Figure 2 – Evaluation of the completeness of yellow fever notification forms held on the Notifiable Health Conditions Information System, considering the average rating of the Final Classification, Confirmation/Dismissal Criterion and Case Closure variables, Espírito Santo, Brazil, 2017 


The study found that classification of the municipalities of the state of Espírito Santo ranged between poor and regular for many of the notification form variables, in particular the state capital Vitória. With regard to the occupation, epidemiological precedents, signs and symptoms and non-specific test variables, completeness was poor in the municipalities comprising the metropolitan region of Vitória – except for Vila Velha and Guarapari with regard to epidemiological precedents.

The results also show duplication of suspected yellow fever case notification in the state. Inconclusive cases, for which it was not possible to confirm or dismiss yellow fever infection because of insufficient data, blank form fields, improperly filled in fields or because samples were not taken for diagnosis tests to be performed.

Completeness classified as ranging between poor and excellent was found for the occupation, signs and symptoms and non-specific tests variables. These are considered to be key variables although data input on the system is not mandatory for them.13 They are important variables for epidemiological analyses, identification of specific yellow fever characteristics and locating where the virus is circulating, as well as serving for calculating indicators.18 75.5% of the notifying municipalities did not fill in the data on non-specific tests. These are total and indirect bilirubin and AST (TGO) e ALT (TGP) aminotransferase tests. They are performed to check liver function, with the aim of detecting liver disease, performing differential diagnosis with other diseases, assessing the extent of liver tissue damage and guiding as to treatment.20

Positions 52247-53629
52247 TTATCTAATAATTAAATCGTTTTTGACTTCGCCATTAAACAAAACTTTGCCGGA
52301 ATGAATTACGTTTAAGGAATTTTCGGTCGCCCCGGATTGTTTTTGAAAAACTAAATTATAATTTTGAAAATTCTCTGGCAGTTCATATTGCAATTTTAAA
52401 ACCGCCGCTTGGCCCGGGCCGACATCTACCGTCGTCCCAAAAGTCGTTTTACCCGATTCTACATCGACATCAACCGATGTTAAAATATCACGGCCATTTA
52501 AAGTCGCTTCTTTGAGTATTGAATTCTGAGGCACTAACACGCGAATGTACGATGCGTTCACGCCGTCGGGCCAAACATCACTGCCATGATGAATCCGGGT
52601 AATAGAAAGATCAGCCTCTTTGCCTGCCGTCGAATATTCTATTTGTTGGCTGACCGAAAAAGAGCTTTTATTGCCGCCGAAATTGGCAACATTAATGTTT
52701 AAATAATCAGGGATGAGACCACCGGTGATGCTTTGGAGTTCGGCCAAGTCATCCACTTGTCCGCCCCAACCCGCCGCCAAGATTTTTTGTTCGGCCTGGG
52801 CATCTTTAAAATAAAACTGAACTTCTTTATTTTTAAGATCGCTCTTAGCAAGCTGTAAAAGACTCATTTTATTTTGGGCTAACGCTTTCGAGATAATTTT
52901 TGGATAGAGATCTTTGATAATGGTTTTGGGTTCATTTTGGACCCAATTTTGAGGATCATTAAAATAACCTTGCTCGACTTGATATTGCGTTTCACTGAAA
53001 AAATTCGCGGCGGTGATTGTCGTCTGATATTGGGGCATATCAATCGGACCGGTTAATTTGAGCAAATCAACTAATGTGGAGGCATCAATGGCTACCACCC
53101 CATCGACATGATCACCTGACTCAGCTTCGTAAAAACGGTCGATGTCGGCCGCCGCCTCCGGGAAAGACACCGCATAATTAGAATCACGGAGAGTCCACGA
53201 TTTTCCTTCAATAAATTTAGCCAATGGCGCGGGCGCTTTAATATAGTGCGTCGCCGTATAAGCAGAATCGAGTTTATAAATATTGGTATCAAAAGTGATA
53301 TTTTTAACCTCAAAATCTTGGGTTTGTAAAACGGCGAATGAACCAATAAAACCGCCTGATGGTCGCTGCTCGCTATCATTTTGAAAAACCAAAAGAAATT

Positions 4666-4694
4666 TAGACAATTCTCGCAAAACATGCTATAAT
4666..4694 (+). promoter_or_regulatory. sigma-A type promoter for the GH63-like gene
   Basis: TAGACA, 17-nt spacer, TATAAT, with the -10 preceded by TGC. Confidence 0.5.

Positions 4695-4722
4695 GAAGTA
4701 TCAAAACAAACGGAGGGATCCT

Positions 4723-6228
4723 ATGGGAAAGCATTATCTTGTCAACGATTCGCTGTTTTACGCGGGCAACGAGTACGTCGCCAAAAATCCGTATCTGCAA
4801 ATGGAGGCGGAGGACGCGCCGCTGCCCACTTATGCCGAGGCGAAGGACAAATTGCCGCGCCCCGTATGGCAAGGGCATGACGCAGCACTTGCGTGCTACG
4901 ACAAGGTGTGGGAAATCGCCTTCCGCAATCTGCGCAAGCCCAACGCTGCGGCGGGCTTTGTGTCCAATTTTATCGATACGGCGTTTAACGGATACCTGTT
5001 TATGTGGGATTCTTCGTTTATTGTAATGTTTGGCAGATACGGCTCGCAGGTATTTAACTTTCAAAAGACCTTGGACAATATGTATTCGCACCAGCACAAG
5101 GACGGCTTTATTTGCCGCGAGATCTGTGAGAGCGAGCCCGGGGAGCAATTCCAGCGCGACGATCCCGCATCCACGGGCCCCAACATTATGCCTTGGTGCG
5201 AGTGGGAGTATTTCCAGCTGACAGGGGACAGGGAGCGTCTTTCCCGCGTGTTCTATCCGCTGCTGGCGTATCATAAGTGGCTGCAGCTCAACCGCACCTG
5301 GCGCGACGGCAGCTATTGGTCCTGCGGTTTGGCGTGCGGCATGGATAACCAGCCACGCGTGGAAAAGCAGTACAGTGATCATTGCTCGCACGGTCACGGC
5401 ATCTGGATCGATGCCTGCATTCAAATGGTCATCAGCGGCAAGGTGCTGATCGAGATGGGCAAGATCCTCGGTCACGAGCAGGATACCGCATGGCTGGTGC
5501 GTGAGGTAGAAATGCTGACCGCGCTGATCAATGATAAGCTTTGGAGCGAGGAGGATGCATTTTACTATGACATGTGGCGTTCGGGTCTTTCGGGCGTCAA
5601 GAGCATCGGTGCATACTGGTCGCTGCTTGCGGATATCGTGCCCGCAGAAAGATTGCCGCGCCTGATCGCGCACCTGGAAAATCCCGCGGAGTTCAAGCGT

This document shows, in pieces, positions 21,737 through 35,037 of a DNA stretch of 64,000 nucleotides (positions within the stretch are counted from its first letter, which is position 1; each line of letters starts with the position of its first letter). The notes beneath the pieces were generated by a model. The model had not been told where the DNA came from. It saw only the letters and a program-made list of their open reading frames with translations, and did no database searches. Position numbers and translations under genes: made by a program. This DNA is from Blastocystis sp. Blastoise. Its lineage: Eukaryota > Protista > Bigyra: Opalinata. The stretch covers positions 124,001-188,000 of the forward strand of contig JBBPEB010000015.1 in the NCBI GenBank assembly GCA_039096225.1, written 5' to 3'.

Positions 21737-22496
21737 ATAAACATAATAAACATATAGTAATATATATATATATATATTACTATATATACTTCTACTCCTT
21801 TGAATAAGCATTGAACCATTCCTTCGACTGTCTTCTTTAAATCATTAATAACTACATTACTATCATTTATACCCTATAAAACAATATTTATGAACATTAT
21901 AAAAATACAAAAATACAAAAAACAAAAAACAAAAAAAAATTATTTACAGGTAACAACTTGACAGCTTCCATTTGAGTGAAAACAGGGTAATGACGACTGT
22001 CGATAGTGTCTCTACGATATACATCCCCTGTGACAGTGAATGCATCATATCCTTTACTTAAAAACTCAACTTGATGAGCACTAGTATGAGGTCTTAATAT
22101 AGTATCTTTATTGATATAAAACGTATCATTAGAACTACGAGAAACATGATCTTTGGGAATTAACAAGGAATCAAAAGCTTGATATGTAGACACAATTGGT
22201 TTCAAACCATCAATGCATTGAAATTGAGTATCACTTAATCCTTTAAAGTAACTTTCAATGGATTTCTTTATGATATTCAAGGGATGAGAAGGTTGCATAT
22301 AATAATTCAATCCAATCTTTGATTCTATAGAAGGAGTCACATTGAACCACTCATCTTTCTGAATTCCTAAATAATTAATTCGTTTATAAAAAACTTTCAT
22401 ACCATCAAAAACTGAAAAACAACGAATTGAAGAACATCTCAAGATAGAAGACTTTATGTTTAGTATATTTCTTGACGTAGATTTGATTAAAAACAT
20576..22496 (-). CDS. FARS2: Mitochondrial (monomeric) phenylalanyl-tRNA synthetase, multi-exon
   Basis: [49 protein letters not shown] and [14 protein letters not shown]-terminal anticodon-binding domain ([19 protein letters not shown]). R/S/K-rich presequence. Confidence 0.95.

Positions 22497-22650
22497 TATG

The Final Classification, Probable Location of Infection and Closure Date variables are necessary for closing cases and are fields that are required to be filled in, since when they are missing notification cannot be included on SINAN.12 The proportion of unknown and blank information was found to be high, so that completeness classification was between poor and regular. Given that these data are not collected at the beginning of case investigation, they need to be monitored in order for the fields to be filled in later. This passive data collection method can result in underreporting, late notification and late data input, problems with processing and transferring updated information and adequate feedback to the notifying source, consequently leading to discouragement and discontinuity in the surveillance process,20 whereas timely case closure provides knowledge as to confirmed and dismissed cases and enables control measures to be adopted.

A study published in the United Kingdom in 2018 about existing and potential yellow fever infection risk zones, found case underreporting and lack of knowledge of exact distribution of the disease. Infection control strategies require a quality database in order to identify populations most vulnerable to becoming ill.22

Poor and regular variable classification can arise from lack of motivation, lack of personnel or lack of time to fill in the notification form completely, because of priority being given to other demands in the notifying units. Another factor than can also be considered regarding incomplete filling in of notification forms is the fact of health workers seeing this activity as being merely bureaucratic and of secondary importance16 A further possible motive for justifying yellow fever notification form field incompleteness in Espírito Santo could be the fact of the state having been considered to be free from yellow fever virus circulation,9 and therefore having health personnel who, because of lack of knowledge about notification, diagnosis methods, signs and symptoms of the disease, were not prepared to cope with an epidemic of the magnitude seen between 2016 and 2017.